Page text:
If you had an annual expense of paying a provider for an essential service that had grown at a 15.45 percent clip in less than five years, and was projected to go up another 15 percent in two years, you’d look for another solution.
One way to go might be to think about taking on that service yourself. And after you crunched numbers down to pennies, painstakingly examining all aspects of a plan, and found you’d not only save money but actually make some if you ditched the service provider and did it yourself, you’d be a fool not to start rolling up your sleeves.
This is exactly what Highway Commissioner Jay Card Jr. is faced with and what he’s done to change the course of an essential service that is draining the finances of his department and the town’s overall budget.
Those above percentages are what it’s costing and will cost the town to haul municipal solid waste (MSW) off-Island — the stuff most of us put in town bags to take to the Recycling Center — by paying a private hauling service. Mr. Card has done his homework, estimating the cost of equipment for the town to go into business for itself, looking at how much New York State will help foot the bills, factoring in labor, fuel and ferry fees and securing a favorable tipping fee price from nearby Southold.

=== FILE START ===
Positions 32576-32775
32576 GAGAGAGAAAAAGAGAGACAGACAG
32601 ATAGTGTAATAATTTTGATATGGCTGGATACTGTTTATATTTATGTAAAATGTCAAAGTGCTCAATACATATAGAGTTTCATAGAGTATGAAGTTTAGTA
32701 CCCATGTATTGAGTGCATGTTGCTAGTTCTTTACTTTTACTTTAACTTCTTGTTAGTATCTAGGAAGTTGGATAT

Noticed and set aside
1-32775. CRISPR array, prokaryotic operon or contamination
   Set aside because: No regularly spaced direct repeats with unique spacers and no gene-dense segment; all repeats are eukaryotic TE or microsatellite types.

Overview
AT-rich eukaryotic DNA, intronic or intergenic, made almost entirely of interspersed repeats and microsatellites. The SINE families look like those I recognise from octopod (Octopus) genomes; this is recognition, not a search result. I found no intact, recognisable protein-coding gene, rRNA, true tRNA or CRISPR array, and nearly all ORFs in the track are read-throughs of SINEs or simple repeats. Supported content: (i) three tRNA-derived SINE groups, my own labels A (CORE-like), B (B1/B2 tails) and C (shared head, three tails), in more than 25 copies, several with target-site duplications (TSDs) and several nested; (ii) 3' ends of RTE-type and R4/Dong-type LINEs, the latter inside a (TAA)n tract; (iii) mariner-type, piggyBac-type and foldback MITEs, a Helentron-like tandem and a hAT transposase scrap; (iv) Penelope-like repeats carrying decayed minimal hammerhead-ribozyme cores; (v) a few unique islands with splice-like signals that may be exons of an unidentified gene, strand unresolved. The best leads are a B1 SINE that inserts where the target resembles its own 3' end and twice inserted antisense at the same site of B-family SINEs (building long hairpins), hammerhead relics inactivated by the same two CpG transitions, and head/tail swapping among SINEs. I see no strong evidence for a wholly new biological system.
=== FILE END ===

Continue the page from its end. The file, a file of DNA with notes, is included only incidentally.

With the revenue the Recycling Center generates, and the savings built in to self-hauling, the town actually would be making money off trash in five years.
What is needed now is action by the Town Board to pull the trigger on this minutely researched and detail-oriented plan. Mr. Card has been before the board several times, informing members about the work of his department and the processes of the Recycling Center. Recently he broke down the numbers of what it would cost for the town to embark on self-hauling in a presentation to the board. But he was just politely thanked for his efforts, receiving almost no feedback and less commitment to his idea.
It’s true that Supervisor Dougherty was on vacation when Mr. Card made his presentation. But now that the board is back at full strength there should be some action, including an invitation to the public to weigh in, on what would seem to be a solution to budget woes without using the power of taxation.